3 November 2003
Sun's Iron Core May Be Cause Of Solar Flares
by Kate Melville
The spate of solar storms that have hit Earth in recent days may be caused by the sun's iron-rich interior, says a University of Missouri-Rolla researcher who theorizes that the sun's core is made of iron rather than hydrogen.
Dr. Oliver Manuel, a professor of nuclear chemistry, believes that iron, not hydrogen, is the sun's most abundant element. In a paper accepted for publication in the Journal of Fusion Energy, Manuel asserts that the "standard solar model" - which assumes that the sun's core is made of hydrogen - has led to misunderstandings of how such solar flares occur, as well as inaccurate views on the nature of global climate change.
Recent solar flares erupting on the sun's surface have unleashed powerful geomagnetic storms - gigantic clouds of highly charged particles that pose a threat to electric utilities, high-frequency radio communications, satellite navigation systems and television broadcasts. Continued turbulence on the sun will remain a concern for the coming days, according to space forecasters.
Manuel claims that hydrogen fusion creates some of the sun's heat, as hydrogen - the lightest of all elements - moves to the sun's surface. But most of the heat comes from the core of an exploded supernova that continues to generate energy within the iron-rich interior of the sun, Manuel says.
"We think that the solar system came from a single star, and the sun formed on a collapsed supernova core," Manuel explains. "The inner planets are made mostly of matter produced in the inner part of that star, and the outer planets of material that formed out of the outer layers of that star."
Manuel's paper, "Superfluidity in the Solar Interior: Implications for Solar Eruptions and Climate," suggests that the conventional view of how magnetic fields in the sun's interior - the cause of solar flares and storms - are formed is flawed. "The prevailing opinion in the solar physics community is that solar dynamos generate the sun's magnetic fields by plasma flows in the outer part of the sun. The model of a hydrogen-filled sun offers few other options," Manuel says.
Manuel offers another explanation, based on his assertion that the solar system was born catastrophically out of a supernova - a theory that goes against the widely-held belief among astrophysicists that the sun and planets were formed 4.5 billion years ago in a relatively ambiguous cloud of interstellar dust. In his latest paper, Manuel posits that the changing fields are caused either by the magnetic field of the rotating neutron star at the core of the sun itself or by a reaction that converts the iron surrounding the neutron star into a superconductor. This reaction is called Bose-Einstein condensation.
While Manuel's theory is seen as highly controversial by many in the scientific community, other researchers have confirmed that distant solar systems orbit stars that are rich in iron and other metals. Last summer, astronomer Debra Fischer at the University of California, Berkeley, presented her findings of a study of more than 750 stars at the International Astronomical Union meeting in Sydney, Australia. Fischer and her team determined that 20 percent of metal-rich stars have planets orbiting them.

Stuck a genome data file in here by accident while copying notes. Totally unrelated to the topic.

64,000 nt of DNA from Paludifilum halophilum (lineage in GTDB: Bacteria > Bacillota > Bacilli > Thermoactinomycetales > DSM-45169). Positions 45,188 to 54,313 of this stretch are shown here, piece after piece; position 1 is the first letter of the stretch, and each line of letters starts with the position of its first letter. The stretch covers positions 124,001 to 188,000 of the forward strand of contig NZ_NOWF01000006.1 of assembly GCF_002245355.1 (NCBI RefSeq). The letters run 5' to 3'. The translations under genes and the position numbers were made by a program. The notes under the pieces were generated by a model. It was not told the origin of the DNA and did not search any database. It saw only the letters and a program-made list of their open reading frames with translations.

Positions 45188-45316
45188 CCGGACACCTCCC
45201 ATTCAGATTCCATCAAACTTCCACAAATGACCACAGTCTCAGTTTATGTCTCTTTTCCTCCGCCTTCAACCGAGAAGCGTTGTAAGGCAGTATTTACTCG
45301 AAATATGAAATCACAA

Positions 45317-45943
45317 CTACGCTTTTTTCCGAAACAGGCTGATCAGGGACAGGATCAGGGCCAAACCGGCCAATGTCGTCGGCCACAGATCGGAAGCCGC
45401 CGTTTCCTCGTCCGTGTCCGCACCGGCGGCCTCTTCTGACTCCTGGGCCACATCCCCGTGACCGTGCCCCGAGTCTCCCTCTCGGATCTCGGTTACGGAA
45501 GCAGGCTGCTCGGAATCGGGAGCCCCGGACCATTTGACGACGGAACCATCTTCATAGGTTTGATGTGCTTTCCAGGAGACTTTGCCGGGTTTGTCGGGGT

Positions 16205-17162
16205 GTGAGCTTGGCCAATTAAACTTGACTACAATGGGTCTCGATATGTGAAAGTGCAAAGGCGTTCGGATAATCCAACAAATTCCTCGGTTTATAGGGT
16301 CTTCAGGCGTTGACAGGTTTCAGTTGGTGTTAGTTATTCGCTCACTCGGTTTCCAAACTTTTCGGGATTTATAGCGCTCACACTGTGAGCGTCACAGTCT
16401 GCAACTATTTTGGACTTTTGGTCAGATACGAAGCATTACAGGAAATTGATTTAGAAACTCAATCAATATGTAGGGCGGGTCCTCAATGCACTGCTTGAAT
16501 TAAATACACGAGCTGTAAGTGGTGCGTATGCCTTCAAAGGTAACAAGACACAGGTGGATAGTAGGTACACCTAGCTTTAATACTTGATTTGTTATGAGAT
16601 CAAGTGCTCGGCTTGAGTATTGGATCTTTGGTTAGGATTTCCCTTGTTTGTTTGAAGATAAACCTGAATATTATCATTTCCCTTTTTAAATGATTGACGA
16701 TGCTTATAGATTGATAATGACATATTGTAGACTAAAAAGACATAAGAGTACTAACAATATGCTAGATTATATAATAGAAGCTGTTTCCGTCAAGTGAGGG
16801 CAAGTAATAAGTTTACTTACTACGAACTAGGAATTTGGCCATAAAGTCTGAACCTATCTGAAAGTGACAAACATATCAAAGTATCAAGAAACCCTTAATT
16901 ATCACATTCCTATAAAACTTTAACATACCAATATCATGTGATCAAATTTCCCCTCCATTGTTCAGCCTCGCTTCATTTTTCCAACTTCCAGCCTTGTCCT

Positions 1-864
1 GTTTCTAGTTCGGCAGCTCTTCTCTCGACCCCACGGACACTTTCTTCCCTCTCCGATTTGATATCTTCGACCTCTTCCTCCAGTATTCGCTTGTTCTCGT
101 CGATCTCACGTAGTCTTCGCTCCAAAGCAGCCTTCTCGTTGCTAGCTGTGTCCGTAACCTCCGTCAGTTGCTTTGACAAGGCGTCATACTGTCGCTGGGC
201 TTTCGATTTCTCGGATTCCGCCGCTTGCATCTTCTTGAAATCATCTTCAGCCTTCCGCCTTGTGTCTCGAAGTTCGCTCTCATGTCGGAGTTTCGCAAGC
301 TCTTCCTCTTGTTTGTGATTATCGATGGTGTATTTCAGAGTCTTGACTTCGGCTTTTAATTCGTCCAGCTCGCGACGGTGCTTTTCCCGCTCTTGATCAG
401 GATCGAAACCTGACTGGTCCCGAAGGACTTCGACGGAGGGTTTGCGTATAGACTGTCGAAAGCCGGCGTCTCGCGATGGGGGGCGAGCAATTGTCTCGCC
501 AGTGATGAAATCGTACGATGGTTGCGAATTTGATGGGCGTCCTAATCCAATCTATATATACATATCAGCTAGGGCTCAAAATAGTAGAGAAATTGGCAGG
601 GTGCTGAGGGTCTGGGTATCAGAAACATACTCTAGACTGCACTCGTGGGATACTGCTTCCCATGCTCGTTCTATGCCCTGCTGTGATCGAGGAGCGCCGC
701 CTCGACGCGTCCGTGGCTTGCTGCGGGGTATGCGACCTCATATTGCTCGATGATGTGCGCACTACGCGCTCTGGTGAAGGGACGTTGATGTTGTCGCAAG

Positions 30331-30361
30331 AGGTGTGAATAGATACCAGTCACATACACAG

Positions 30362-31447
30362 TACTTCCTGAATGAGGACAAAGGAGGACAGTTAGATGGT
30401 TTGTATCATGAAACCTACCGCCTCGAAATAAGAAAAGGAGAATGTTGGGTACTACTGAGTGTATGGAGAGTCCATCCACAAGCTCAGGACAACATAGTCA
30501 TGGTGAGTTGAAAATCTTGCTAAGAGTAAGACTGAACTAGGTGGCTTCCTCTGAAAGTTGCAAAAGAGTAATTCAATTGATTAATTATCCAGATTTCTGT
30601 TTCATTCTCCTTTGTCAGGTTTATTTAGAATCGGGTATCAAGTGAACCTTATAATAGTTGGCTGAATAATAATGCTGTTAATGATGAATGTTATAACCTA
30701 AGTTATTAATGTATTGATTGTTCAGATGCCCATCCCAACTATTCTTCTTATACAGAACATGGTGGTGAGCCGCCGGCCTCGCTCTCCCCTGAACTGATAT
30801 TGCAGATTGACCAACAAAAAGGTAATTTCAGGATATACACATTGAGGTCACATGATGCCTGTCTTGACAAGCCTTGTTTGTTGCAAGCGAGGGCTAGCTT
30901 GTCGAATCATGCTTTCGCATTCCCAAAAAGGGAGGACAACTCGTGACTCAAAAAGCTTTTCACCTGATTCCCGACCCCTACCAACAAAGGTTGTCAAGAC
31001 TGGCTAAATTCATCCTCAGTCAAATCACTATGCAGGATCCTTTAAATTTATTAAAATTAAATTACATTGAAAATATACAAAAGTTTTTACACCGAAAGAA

Manuel believes Fischer's research helps to confirm his 40-year effort to change the way people think about the solar system's origins. He thinks a supernova rocked our area of the Milky Way galaxy some five billion years ago, giving birth to all the heavenly bodies that populate the solar system.
Analyses of meteorites reveal that all primordial helium is accompanied by "strange xenon," he says, adding that both helium and strange xenon came from the outer layer of the supernova that created the solar system. Helium and strange xenon are also seen together in Jupiter.
Back in 1975, Manuel and another UMR researcher, Dr. Dwarka Das Sabu, first proposed that the solar system formed from the debris of a spinning star that exploded as a supernova. They based their claim on studies of meteorites and moon samples which showed traces of strange xenon. Data from NASA's Galileo probe of Jupiter's helium-rich atmosphere in 1996 reveals traces of strange xenon gases - solid evidence against the conventional model of the solar system's creation, Manuel says.
Manuel first began to develop the iron-rich sun theory in 1972. That year, Manual and his colleagues reported in the British journal Nature that the xenon found in primitive meteorites was a mixture of strange and normal xenon. The strange xenon is enriched in isotopes that are made when a supernova explodes, the researchers reported, and could not be produced within meteorites.
Three years later, Manuel and Sabu found that all of the primordial helium in meteorites is trapped in the same sites that trapped strange xenon. Based on these findings, they concluded that the solar system formed directly from the debris of a single supernova, and the sun formed on the supernova's collapsed core. Giant planets like Jupiter grew from material in the outer part of the supernova, while Earth and the inner planets formed out of material form the supernova's interior. This is why the outer planets consist mostly of hydrogen, helium and other light elements, and the inner planets are made of heavier elements like iron, sulfur and silicon, Manuel says.
Strange xenon came from the helium-rich outer layers of the supernova, while normal xenon came from its interior. There was no helium in the interior because nuclear fusion reactions there changed the helium into the heavier elements, Manuel says.